We had a good turnout for our Annual Meeting and were pleased to be joined by Yvette Rathbone from the Middlesex Federation. Yvette made sure that the election for a new president was run by the book and Caroline was elected unanimously! Members thanked Angela for being an exemplary president over the last year, a year which saw the membership grow and the number of activities increase. Tributes were also paid to Louise who stood down as Treasurer after seven years in the role. New members of the Committee were welcomed (see Committee page of website). Angela and Louise gave their final reports and Frances gave a report on behalf of the Committee (see noticeboard page of website). Once the formal business was concluded, Denise presided over the quiz which was very well received, with a knife-edge result, but eventually won by the team who got the closest answer to the number of people who had died in the Great Fire of London! Who knew it was eight?! (certainly none of the members present)
Patricia gave us a riveting talk about her experiences of bee keeping over the years and we not only learned all about the life-cycle of bees, the production of honey, etc., but we were also in awe of the many obstacles Patricia has had to overcome to pursue her hobby, including the time she had over 40 bee stings! She brought along an observation hive so we were able to get to see the bees up close (luckily they were safely behind perspex!). Many thanks to Patricia for a very enjoyable evening.
Sam was an excellent teacher, taking us through the basics of Tai Chi and getting us to try out a number of different movements – we surprised ourselves by how quickly we picked it up! A very enjoyable evening – thank you Sam!
Anthea Allen, a critical care nurse with over 30 years experience, gave an awe-inspiring account of working throughout the Covid pandemic at St George’s Hospital, telling us how she and her colleagues had had to adapt to a completely new way of working in order to cope with the onslaught of Covid and all the challenges it brought. A simple email to friends at the start of the pandemic asking for biscuits went viral and as a result she carried on chronicling her experiences in a weekly email that was read across the world. Her emails formed the basis of her best-selling book “Life, Death and Biscuits’.
There was a great turnout for our annual picnic in Queen’s Park on a perfect summer’s evening. Lots of good food and good company – thank you to all those who joined us, particularly the new members!
There was a good turnout on a lovely sunny evening for our guided tour of Kilburn. Denise Arnold was an excellent guide who told us so many interesting facts about a place many of us thought we knew well! In particular she focussed on the theme of women and children, as well as the various immigrant communities who have made Kilburn their home. Also, who knew that so many famous musicians started their careers in Kilburn! The evening was rounded off with a lovely meal at which we were able to celebrate Janet’s very special birthday.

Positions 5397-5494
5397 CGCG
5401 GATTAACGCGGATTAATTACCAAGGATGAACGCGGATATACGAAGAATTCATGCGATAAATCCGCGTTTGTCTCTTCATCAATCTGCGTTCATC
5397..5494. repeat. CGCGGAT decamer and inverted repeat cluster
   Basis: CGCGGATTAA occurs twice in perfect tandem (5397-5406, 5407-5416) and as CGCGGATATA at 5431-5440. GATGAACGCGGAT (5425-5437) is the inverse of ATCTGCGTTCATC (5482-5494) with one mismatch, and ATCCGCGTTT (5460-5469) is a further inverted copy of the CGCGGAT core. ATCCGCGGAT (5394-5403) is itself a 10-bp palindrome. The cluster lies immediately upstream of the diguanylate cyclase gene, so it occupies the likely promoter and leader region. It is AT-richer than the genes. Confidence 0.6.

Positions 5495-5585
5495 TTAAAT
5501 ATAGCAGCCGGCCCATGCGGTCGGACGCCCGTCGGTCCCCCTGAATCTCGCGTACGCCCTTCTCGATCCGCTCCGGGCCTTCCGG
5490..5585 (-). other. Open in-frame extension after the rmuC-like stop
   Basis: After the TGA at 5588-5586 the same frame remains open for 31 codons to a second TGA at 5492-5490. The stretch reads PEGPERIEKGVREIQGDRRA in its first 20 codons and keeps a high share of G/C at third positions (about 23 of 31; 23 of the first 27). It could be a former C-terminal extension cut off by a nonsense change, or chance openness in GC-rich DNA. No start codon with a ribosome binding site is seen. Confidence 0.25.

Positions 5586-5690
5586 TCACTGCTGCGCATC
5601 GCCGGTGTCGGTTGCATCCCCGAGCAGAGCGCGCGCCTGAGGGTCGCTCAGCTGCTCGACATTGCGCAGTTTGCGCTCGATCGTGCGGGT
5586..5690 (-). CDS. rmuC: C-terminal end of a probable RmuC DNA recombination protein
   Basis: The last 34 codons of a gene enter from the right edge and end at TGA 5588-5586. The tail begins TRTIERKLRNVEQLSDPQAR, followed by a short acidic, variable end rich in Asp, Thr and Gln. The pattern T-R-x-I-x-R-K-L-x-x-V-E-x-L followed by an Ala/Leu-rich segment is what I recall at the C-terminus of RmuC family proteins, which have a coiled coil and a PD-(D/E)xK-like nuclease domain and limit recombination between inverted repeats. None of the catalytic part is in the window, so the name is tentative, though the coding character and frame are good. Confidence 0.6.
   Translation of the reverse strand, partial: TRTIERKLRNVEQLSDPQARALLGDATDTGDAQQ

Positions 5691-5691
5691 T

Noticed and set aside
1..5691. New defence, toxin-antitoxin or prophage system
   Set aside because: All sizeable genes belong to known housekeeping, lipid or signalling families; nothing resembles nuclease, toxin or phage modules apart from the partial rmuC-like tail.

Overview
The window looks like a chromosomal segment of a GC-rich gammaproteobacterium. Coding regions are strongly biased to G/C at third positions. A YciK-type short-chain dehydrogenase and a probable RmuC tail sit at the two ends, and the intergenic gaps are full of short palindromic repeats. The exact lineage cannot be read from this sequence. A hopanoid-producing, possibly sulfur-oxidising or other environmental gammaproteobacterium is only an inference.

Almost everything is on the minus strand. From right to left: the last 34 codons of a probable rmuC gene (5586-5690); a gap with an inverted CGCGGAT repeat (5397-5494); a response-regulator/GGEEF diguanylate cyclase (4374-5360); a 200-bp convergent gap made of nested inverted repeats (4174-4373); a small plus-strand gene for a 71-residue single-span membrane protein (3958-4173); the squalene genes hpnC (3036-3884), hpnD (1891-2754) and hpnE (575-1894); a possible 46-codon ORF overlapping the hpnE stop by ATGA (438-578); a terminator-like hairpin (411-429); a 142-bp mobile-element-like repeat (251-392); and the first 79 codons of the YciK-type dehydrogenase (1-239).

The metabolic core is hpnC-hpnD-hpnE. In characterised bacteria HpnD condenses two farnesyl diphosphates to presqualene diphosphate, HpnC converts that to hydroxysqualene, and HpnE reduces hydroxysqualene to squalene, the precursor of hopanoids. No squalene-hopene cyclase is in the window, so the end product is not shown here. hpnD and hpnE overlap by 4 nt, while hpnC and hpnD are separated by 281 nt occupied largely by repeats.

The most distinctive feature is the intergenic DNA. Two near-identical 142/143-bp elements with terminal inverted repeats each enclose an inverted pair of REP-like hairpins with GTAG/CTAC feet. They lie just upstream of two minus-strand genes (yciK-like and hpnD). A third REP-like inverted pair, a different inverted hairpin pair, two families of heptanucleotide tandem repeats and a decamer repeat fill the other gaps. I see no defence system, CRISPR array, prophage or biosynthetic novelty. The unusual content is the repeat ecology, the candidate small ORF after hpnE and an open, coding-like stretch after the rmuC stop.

Pat West, a former (and we hope future) member of the NWLWI gave a fascinating talk about her work as part of the team involved in the three-year restoration and refurbishment of the Courtauld Institute building in Somerset House. It was fascinating to hear about the history of the building and how the restoration combined the old and the new, resulting in a fabulous, modern and accessible building which houses the galleries as well as the Institute. Pat told us about all the obstacles and challenges that the team overcame in the course of the three years, not least managing to oversee the project via Zoom during the Covid lockdowns! We can’t wait to visit!
On the 6th of April, we met at our new venue, St Anne’s in Salusbury Road.
One of our members, Janet Cummins, gave us a fascinating insight into the practices of Quakerism, the common name for the Religious Society of Friends. Starting with a brief history beginning in the mid-1700s, Janet described Quaker philosophy, the foundation beliefs and congregational practices. She emphasised the focus on equality in all aspects of communal life and the role of women during past centuries when these were not commonly recognised in general society. Her talk provoked a lively discussion, with our members keen to ask a wide variety of questions regarding Quakers’ wedding and funeral practices, roles in commerce, and comparisons with other organised religions across the world.
We enjoyed a riveting presentation from Val and Meena about their hair-raising experiences of mountaineering and rock climbing, both in the UK as well as the Alps and the Himalayas. There was also a video of audio stories illustrating how things have changed over the last 100 years – we learned that 100 years ago women had to climb in long skirts (but usually hid their skirts behind a boulder as soon as they were out of sight!)
Check out the Pinnacle Club centenary website for more details: https://www.pc100.org/
Debs was a wonderful tutor, showing us how to make our own lavender hearts – all in all a great evening with a fine selection of hearts produced! It was lovely to be able to meet in person again at the Masons Arms